But arguably its key selling point — the reason HAV resuscitated a mode of aerial transport once thought to have gone down in flames with the Hindenburg — is that it’s green. Even powered by today’s kerosene-based jet fuel, the total emissions per kilometer from its four vectored engines will be 75% less than a conventional narrow-bodied jet covering the same distance. The Airlander of course is much slower. A maximum velocity of under 100mph means that it’s never going to compete directly with jet airliners. “We tend to think of it as sitting between the air and ground markets — a railway carriage for the skies,” Grundy told me.
These cities are ending fares on transit. Here’s why
Fares made up, on average, 12.5% of transit agencies’ operating expenses in 2021, down from 31.4% in 2019, according to the American Public Transit Association. This varies across agencies and type of transit: The largest and costliest systems rely the most on fares for funding, while smaller agencies are less dependent on fares. About two-thirds of transit agencies’ revenue comes from government. Of that, state and local government supply more than three-quarters. And the federal government spends much more on roads than transit: Eighty percent of the federal gas tax, which helps fund infrastructure projects, is devoted to roads. Twenty percent goes to transit.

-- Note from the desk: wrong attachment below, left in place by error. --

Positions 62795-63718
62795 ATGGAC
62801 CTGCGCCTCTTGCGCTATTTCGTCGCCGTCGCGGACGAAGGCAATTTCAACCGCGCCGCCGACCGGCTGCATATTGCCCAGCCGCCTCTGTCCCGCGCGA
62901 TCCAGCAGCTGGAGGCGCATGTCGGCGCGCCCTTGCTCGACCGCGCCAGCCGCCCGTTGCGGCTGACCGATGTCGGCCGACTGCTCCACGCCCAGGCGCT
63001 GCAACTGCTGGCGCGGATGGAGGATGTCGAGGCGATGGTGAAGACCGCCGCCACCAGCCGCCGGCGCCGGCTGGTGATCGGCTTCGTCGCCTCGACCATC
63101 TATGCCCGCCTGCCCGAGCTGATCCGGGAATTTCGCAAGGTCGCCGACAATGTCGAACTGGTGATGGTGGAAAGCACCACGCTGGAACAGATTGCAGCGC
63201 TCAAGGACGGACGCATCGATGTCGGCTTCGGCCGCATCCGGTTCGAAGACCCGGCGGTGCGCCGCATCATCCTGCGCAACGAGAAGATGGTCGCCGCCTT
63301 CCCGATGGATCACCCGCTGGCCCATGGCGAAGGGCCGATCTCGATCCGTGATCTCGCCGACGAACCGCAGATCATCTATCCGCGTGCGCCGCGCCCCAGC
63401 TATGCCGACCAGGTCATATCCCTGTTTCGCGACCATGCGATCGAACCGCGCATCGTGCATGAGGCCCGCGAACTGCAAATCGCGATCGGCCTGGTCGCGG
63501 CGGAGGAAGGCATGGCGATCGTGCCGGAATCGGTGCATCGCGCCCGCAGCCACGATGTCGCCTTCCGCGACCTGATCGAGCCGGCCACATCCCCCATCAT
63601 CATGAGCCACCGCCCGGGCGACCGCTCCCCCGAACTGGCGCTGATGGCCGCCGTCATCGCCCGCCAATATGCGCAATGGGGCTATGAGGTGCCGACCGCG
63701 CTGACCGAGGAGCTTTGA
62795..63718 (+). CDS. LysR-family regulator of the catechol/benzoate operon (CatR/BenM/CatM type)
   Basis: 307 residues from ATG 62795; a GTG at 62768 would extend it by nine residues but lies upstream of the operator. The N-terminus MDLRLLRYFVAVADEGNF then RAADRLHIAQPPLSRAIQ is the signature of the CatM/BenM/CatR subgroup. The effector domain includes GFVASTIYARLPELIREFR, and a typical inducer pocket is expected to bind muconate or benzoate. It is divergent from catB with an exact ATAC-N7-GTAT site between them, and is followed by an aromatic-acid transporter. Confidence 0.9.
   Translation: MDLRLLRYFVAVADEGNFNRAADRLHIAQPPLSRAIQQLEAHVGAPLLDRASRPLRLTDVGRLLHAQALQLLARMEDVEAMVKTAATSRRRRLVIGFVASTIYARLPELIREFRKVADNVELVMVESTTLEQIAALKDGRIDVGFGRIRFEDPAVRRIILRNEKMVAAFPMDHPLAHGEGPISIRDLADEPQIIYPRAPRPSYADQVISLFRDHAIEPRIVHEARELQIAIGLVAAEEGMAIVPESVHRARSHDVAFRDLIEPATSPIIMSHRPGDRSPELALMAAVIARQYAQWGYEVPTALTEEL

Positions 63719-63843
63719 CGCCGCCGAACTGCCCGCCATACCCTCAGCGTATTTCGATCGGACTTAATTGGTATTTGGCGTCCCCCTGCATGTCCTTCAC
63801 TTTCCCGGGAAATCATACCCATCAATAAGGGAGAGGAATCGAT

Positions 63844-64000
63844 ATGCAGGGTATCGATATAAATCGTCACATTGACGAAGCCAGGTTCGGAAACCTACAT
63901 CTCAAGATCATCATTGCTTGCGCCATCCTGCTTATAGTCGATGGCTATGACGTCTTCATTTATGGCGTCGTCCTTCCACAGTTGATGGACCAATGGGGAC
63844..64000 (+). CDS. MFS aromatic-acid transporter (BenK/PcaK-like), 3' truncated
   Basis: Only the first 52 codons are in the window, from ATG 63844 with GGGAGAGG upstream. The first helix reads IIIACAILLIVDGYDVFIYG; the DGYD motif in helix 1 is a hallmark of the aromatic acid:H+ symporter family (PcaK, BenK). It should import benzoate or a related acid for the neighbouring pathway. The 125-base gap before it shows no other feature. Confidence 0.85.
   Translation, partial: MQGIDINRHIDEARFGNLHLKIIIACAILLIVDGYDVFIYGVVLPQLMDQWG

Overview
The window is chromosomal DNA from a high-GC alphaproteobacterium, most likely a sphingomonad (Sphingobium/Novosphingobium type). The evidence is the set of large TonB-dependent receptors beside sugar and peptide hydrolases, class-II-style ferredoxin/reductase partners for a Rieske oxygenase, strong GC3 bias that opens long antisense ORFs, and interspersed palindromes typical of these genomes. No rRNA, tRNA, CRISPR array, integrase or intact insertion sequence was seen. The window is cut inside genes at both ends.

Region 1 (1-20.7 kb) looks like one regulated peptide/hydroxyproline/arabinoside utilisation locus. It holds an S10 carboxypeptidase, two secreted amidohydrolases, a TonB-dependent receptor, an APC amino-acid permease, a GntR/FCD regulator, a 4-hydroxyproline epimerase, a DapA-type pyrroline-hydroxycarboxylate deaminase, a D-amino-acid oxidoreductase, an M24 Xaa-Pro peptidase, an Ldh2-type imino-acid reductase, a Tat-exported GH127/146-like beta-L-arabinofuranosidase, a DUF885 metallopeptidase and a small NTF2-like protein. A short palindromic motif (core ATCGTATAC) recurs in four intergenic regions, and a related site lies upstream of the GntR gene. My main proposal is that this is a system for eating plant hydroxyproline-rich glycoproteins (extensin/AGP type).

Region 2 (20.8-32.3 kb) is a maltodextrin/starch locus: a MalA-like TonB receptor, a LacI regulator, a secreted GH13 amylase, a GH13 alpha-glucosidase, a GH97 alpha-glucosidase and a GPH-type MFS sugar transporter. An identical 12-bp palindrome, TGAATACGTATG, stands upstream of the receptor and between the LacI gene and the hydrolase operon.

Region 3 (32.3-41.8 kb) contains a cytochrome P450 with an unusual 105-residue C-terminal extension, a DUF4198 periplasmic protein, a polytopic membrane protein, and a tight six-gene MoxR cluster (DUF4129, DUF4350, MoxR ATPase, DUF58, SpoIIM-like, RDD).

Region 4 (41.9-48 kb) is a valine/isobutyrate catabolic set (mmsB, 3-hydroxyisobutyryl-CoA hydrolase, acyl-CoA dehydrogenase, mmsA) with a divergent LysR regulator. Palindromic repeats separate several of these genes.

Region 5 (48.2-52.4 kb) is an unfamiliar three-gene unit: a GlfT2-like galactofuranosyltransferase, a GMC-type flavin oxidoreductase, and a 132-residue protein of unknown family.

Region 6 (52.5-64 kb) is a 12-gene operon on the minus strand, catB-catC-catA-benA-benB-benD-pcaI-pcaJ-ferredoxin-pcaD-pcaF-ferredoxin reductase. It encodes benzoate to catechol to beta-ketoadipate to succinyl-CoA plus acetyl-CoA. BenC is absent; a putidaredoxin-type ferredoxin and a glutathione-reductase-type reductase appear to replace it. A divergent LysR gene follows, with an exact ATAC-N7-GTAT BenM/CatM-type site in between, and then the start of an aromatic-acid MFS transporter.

Build-to-Rent Homes: A Promising Solution to Chronic Housing Shortages
When homeownership is increasingly out of reach for many, build-to-rent (BTR) housing offers a desirable alternative to traditional homeownership. First, BTRs provide flexibility that traditional homeownership cannot match. By renting rather than owning, tenants are free to move around the city or the country as their jobs, family situations or lifestyle decisions dictate. They can enjoy the benefits of urban or suburban living without being tied down to a particular location or property. Second, BTRs are often built to higher standards than traditional rental properties, with modern amenities and communal spaces that foster a community and belonging. These properties are often professionally managed, meaning that tenants can enjoy the benefits of high-quality maintenance and management without the stress and expense of managing a property themselves. And third, BTRs offer a high-quality home without homeownership mortgage and maintenance obligations.